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5. Ho et al. 2003; Kurz and Sessler 2003; Schmidt 2001; Foss 2001
6. Severe pain, which can be adequately managed only with opioid analgesics
7. Vondrackova D, Leyendecker P, Meissner W. et al. Analgesic efficacy and safety of oxycodone in combination with naloxone as prolonged release tablets in patients with moderate to severe chronic pain.J Pain. 2008; 9(12): 1144-1154.
Meissner W, Leyendecker P, Müller-Lissner S, et al. A randomised controlled trial with prolonged-release oral oxycodone and naloxone to prevent and reverse opioid-induced constipation. Eur J Pain. 2008; doi:10.1016/j.ejpain.2008.06.012.
Simpson K, Leyendecker P, Hopp M, et al. Fixed-ratio combination oxycodone/naloxone compared with oxycodone alone for the relief of opioid-induced constipation in moderate-to-severe non-cancer pain. Curr Med Res Opin. 2008; 24(12): 3503-3512.
8. Nadstawek J, Leyendecker P, Hopp M, et al. Patient assessment of a novel therapeutic approach for the treatment of severe, chronic pain. Int J Clin Pract. 2008; 62: 1159-116.

source: http://www.medicalnewstoday.com/info/oic/treatment-for-opioid-induced-constipation.php

 

Oral Naloxone Reverses Opioid-Associated Constipation

Meissner W, Schmidt U, Hartmann M, et al
Pain. 2000; 84(1):105-9

Opioid-related constipation is one of the most frequent side effects of chronic pain treatment. Enteral administration of naloxone blocks opioid action at the intestinal receptor level but has low systemic bioavailability due to marked hepatic first-pass metabolism. The aim of this study was to examine the effects of oral naloxone on opioid-associated constipation in an intraindividually controlled manner. Twenty-two chronic pain patients with oral opioid treatment and constipation were enrolled in this study. Constipation was defined as lack of laxation and/or necessity of laxative therapy in at least 3 out of 6 days. Laxation and laxative use were monitored for the first 6 days without intervention (‚control period‘). Then, oral naloxone was started and titrated individually between 3×3 to 3×12 mg/day depending on laxation and withdrawal symptoms. After the 4-day titration period, patients were observed for further 6 days (’naloxone period‘). The Wilcoxon signed rank test was used to compare number of days with laxation and laxative therapy in the two study periods. Of the 22 patients studied, five patients did not reach the ’naloxone period‘ due to death, operation, systemic opioid withdrawal symptoms, or therapy-resistant vomiting. In the 6 day ’naloxone‘ compared to the ‚control period‘, the mean number of days with laxation increased from 2.1 to 3.5 (P<0.01) and the number of days with laxative medication decreased from 6 to 3.8 (P<0.01). The mean naloxone dose in the ’naloxone period‘ was 17.5 mg/day. The mean pain intensity did not differ between these two periods. Moderate side effects of short duration were observed in four patients following naloxone single dose administrations between 6 and 20 mg, resulting in yawning, sweating, and shivering. Most of the patients reported mild or moderate abdominal propulsions and/or abdominal cramps shortly after naloxone administration. All side effects terminated after 0.5-6 h. This controlled study demonstrates that orally administered naloxone improves symptoms of opioid associated constipation and reduces laxative use. To prevent systemic withdrawal signs, therapy should be started with low doses and patients carefully monitored during titration.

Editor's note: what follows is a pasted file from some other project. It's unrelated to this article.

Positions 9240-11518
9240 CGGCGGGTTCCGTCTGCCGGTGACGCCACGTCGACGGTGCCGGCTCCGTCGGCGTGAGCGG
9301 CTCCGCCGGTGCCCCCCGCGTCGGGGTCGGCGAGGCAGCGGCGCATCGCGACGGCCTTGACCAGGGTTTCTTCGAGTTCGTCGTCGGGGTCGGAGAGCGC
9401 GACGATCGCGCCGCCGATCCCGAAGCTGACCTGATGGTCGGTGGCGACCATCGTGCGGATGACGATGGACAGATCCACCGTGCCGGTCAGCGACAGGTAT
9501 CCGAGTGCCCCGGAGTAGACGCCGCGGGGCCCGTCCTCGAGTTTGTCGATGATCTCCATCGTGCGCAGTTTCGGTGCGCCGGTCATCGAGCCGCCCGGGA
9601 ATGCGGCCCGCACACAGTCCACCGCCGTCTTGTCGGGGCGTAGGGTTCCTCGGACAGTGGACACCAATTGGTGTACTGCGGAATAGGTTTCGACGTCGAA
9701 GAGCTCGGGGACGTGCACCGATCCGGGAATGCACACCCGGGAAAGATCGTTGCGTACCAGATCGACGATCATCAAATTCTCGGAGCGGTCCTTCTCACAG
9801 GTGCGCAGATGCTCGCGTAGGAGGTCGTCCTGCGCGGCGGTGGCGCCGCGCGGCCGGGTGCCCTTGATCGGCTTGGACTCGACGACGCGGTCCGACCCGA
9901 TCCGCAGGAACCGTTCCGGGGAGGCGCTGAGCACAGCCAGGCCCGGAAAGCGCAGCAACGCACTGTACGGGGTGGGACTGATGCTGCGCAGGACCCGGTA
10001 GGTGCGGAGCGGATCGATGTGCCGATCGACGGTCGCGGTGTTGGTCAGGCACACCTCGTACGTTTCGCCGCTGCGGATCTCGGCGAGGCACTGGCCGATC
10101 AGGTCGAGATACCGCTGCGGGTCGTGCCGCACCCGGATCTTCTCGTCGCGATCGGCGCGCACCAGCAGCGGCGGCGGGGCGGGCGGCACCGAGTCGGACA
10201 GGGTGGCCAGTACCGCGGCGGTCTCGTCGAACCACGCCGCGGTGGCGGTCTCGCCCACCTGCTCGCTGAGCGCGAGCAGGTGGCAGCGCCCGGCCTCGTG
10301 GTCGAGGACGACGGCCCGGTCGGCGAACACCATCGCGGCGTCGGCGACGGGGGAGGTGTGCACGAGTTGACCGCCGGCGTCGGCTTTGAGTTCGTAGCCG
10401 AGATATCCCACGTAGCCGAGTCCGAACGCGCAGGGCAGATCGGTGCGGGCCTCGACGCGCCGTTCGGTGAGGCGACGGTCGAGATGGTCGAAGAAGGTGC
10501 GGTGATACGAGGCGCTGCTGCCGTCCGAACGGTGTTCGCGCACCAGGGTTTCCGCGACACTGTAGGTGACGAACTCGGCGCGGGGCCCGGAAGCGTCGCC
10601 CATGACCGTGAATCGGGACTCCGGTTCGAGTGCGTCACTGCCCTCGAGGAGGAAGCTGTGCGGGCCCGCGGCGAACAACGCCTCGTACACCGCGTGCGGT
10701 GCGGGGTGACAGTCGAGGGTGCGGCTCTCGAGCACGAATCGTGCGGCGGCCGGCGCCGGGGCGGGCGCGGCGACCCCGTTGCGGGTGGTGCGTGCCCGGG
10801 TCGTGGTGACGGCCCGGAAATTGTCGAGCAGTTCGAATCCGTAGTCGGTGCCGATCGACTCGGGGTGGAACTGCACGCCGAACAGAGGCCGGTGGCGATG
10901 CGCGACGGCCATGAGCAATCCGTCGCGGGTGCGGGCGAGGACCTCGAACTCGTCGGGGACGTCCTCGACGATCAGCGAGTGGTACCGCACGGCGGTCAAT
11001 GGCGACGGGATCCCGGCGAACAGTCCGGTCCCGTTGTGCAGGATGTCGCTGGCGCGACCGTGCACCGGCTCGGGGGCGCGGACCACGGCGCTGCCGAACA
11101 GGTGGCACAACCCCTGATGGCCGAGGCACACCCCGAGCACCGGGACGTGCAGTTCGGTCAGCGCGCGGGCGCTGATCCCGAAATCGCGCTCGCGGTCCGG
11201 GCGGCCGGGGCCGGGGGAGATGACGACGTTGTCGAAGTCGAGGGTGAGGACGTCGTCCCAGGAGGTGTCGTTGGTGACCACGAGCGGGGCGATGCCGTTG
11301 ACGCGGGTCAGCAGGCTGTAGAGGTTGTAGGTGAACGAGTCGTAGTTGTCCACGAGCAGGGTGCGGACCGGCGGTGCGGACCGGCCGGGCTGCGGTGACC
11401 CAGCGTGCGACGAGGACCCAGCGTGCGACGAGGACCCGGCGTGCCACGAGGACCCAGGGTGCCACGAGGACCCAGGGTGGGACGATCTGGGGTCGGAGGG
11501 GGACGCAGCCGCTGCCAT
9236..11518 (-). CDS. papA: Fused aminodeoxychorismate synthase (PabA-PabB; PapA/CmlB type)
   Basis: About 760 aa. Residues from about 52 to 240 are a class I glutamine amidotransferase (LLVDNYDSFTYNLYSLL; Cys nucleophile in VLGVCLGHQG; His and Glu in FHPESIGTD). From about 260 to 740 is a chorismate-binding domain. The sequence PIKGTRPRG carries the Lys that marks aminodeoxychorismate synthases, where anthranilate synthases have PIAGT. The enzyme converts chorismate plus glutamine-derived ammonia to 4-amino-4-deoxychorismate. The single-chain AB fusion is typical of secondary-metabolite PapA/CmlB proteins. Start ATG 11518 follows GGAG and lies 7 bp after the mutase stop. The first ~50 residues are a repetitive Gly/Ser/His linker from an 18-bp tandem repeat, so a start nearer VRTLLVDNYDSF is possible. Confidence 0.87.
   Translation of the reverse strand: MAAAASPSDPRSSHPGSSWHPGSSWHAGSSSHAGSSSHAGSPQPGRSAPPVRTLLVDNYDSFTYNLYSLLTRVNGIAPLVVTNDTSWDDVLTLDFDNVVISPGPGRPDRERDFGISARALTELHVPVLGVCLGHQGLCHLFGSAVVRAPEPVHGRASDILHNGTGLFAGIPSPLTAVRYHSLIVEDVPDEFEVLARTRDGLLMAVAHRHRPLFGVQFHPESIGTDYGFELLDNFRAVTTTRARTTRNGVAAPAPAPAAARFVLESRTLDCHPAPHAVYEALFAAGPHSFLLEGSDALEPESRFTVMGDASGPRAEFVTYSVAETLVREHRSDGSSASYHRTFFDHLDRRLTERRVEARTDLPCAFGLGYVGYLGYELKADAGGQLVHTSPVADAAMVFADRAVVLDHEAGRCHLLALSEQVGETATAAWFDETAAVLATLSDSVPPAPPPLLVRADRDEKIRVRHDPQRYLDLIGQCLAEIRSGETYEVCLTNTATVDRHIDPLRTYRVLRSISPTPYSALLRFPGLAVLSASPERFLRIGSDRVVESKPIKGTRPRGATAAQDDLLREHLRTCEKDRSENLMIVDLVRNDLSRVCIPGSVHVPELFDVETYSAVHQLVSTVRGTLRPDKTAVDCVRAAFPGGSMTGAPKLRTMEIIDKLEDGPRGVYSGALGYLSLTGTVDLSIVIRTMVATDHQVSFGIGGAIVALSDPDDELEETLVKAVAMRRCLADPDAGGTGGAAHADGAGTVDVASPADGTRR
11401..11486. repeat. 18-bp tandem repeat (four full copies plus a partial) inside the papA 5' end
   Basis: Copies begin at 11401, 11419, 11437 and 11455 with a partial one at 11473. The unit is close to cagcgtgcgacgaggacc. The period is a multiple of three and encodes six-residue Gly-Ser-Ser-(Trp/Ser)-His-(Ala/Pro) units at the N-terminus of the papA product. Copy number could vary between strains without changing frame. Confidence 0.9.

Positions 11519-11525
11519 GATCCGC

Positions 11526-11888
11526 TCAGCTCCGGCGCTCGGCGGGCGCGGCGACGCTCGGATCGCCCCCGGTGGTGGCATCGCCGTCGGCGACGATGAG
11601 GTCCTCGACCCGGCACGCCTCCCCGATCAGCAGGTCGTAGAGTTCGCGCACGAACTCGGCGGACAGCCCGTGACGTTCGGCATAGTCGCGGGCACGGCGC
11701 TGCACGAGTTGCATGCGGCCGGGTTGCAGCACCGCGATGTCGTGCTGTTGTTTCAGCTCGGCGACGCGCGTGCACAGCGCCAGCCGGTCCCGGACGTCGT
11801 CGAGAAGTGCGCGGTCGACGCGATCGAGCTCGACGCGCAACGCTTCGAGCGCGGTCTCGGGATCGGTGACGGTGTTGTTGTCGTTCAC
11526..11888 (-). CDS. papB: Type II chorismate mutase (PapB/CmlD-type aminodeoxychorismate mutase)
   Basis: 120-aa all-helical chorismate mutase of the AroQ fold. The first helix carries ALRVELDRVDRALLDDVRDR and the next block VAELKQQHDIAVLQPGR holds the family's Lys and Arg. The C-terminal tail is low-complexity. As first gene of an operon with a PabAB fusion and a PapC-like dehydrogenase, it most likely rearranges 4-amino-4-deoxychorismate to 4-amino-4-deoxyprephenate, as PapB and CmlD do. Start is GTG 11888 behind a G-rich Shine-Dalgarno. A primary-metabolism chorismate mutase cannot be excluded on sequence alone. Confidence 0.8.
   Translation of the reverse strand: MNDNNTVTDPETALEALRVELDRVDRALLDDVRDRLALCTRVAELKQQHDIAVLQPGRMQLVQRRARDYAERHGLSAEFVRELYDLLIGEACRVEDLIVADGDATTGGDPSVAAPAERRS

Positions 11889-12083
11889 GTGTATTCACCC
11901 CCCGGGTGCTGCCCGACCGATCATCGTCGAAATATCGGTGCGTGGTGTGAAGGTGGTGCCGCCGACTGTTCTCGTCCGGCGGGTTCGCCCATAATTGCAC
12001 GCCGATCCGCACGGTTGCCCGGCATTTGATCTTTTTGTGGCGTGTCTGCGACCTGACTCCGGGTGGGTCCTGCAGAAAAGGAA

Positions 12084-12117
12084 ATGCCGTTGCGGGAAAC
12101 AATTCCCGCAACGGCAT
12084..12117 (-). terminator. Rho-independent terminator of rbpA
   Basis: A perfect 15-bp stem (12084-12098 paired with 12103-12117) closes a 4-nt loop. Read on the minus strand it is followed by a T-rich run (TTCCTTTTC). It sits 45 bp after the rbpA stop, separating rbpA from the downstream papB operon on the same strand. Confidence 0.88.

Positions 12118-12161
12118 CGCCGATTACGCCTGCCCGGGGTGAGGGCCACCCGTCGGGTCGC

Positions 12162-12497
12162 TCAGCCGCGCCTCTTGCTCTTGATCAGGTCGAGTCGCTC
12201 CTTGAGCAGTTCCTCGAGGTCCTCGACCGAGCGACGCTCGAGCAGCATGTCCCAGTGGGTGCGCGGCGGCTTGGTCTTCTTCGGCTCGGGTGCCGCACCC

source is: http://www.medscape.com/viewarticle/435954